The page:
Very glad to hear your various laces get used!!  I always think it is a shame when people put their lace away, and it is never seen or used..

$15 for that book, and others that were cheaper sounds like a very good buy/investment!! Beds lace is my favourite, and then the challenge of the Floral Beds laces.....!  :)  Have fun...!!! :)

Christine Springett's patterns are nice to work, too. there is a web site - type in Christine Springett - that should get you there. Good instructions sheets come with the designs. Many are easier, but some are a challenge! But - they all work out well, following her instruction sheets. She came out to Australia in the early days (1980's), and really got us going, out here. Her classes were Great!  Some of the patterns date from then, - I know as I bought them and made them!!!

Comment by Jenny on June 12, 2017 at 10:38pm

Thank you Liz. I acquired the book from a friend who bought a great pile of lace books for me at a second hand book dealer. This one was the most expensive at $15. It was my introduction to Bedfordshire, and just made my toes curl it was so pretty!  This is pattern number 5.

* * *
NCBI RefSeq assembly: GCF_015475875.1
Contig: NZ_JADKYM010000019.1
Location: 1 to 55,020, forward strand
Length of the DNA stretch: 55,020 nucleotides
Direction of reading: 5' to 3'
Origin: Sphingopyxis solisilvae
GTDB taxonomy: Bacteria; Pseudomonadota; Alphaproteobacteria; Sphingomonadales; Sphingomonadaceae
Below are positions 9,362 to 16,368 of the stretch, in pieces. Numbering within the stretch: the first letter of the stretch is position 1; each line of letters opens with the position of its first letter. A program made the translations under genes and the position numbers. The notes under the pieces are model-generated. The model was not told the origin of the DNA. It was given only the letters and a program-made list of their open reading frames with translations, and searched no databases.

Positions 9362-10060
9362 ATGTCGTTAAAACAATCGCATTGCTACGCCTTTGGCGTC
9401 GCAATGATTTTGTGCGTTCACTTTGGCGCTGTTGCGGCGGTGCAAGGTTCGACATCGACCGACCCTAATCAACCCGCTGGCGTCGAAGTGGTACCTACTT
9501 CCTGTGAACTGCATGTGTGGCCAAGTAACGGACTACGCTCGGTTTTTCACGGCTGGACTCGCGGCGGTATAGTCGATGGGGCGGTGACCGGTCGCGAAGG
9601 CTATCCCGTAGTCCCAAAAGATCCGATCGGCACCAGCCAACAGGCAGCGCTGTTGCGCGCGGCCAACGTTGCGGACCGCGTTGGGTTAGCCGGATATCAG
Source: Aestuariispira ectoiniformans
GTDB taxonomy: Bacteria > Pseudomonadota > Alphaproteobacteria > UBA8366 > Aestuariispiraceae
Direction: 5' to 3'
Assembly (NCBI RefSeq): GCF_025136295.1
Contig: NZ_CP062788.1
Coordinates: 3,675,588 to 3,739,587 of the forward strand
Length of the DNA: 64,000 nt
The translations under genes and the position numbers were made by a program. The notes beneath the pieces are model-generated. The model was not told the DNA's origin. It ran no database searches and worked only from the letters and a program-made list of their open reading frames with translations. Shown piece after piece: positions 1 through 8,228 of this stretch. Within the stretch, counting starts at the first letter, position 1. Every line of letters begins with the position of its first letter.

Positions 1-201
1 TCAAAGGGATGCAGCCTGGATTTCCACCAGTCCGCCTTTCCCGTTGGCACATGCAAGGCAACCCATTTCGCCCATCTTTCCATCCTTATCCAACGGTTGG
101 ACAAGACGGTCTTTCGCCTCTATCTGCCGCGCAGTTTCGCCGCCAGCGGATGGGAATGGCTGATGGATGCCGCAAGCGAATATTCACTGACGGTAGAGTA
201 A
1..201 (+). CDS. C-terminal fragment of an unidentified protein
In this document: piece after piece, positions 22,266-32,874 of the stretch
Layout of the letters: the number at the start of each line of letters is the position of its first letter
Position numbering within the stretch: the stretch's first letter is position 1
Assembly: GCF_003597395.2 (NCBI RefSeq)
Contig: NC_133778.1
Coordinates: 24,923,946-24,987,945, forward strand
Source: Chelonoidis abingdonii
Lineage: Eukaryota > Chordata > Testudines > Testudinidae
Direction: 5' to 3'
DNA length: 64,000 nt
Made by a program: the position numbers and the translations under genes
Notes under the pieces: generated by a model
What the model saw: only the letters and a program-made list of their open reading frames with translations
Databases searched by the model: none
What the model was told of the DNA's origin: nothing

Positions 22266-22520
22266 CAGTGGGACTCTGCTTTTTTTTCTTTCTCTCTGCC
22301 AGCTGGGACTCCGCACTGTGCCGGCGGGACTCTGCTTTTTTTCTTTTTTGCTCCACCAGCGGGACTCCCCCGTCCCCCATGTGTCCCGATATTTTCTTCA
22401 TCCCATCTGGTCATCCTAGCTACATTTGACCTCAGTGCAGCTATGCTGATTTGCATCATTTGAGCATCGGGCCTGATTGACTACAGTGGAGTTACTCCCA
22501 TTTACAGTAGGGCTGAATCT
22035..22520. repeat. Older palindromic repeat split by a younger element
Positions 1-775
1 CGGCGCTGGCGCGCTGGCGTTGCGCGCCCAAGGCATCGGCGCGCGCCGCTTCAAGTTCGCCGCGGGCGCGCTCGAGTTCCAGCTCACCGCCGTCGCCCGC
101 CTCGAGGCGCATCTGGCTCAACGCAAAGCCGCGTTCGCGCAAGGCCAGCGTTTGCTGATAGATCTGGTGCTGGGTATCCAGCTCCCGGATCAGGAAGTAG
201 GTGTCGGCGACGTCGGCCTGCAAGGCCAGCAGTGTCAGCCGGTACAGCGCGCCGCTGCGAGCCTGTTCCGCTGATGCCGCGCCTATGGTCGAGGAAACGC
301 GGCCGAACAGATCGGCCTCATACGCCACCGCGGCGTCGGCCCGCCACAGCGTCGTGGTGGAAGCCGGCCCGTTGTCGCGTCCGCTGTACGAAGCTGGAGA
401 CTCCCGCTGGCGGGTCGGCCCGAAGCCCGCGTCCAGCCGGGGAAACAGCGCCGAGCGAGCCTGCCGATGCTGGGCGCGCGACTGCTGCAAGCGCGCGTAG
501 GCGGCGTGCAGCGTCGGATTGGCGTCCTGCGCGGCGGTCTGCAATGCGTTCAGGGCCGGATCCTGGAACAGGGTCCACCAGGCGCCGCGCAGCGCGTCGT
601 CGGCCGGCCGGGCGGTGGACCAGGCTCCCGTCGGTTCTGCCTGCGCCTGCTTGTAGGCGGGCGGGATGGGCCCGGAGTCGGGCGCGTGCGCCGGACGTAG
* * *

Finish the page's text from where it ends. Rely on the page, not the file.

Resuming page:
I always had plans of mounting it, and bought some handkerchief linen to do it before I started the lace. I have enough to make about 10 different edges so will keep me busy for a while.

I have a lovely collection of hankies with lace edges. Some are mine, some are my Mum's. Most are crocheted, but I have done one tatted one and a hairpin one, so it is only fitting I do some bobbin lace ones. I might add also that they all get used!

Comment by Elizabeth Ligeti on June 12, 2017 at 10:00pm

That Pam Nottingham book is the one I don't have!!  I must see if our Guild library has a copy, as that is a very pretty pattern./ You are doing well, and making nice lace.

Making a whole piece, not just samples is the way to go.  Mounting the lace when completed is  "Must", too , - though perhaps the worst part of the whole process, - but Do mount it, as then you have something to show - put in a Show, Flaunt, etc!!

Don't just wind up with lots of edges, in a box in a cupboard. Mount it - and Flaunt it!!!  If you have a hankie 'falling' out of a pocket of a jacket - safety pin it in, on the inside of the pocket, -- so the hankie can't go "missing", - There are lots of thieving people who like to snatch pretty hankies!! - they must make their own, not steal yours!!!